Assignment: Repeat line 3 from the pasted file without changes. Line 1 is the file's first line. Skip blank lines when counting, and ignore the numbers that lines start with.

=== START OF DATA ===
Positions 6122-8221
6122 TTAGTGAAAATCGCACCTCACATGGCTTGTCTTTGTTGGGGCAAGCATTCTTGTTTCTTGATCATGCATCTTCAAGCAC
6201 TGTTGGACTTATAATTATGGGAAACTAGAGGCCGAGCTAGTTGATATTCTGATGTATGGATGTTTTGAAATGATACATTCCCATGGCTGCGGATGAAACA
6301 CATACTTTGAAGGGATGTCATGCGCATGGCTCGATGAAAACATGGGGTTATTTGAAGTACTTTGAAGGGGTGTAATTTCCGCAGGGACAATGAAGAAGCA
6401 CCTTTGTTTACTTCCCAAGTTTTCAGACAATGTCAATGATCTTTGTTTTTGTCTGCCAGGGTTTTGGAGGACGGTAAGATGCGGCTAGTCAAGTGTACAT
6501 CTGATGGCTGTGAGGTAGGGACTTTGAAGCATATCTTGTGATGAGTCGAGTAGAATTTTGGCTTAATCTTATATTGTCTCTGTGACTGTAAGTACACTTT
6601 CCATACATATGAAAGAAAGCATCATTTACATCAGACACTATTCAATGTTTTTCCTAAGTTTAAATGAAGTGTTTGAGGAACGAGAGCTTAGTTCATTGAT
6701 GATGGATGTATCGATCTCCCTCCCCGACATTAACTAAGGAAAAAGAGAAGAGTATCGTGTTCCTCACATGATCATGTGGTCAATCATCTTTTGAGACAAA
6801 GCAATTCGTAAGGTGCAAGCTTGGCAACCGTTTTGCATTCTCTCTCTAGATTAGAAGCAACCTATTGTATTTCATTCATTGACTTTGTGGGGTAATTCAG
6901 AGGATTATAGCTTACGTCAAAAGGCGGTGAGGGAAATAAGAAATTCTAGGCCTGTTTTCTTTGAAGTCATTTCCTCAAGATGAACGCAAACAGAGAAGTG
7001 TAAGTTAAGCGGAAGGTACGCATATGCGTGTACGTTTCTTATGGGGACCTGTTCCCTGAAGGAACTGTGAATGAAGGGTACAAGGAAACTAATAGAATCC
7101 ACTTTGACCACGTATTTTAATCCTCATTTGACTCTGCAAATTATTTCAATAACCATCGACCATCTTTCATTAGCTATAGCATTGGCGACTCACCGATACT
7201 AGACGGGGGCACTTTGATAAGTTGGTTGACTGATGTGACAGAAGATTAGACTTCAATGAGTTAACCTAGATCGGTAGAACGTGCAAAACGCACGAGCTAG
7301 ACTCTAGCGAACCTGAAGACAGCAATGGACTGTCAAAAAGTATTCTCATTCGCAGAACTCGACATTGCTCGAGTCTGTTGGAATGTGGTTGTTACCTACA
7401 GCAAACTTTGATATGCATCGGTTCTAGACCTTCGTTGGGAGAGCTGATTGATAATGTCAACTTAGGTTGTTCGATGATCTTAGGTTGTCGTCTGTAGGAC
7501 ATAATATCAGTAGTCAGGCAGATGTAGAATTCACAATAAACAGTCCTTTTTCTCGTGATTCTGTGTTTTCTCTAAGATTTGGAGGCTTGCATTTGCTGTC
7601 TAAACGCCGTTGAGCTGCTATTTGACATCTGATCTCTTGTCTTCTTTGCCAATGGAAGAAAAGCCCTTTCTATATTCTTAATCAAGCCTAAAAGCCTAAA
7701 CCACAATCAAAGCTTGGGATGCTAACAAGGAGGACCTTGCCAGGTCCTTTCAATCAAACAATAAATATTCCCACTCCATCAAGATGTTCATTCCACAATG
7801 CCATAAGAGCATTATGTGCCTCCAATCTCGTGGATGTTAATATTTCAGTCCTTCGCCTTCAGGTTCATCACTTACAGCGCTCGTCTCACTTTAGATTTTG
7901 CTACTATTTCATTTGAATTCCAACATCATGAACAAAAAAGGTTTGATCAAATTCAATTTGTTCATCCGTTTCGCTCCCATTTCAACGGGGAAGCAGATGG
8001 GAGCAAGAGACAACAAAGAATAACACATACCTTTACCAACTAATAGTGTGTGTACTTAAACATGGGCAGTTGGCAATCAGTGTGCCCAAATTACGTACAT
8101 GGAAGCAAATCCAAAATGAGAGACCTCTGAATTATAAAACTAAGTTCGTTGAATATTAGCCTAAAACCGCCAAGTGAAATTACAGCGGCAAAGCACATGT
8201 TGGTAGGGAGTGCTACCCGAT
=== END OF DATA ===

6201 TGTTGGACTTATAATTATGGGAAACTAGAGGCCGAGCTAGTTGATATTCTGATGTATGGATGTTTTGAAATGATACATTCCCATGGCTGCGGATGAAACA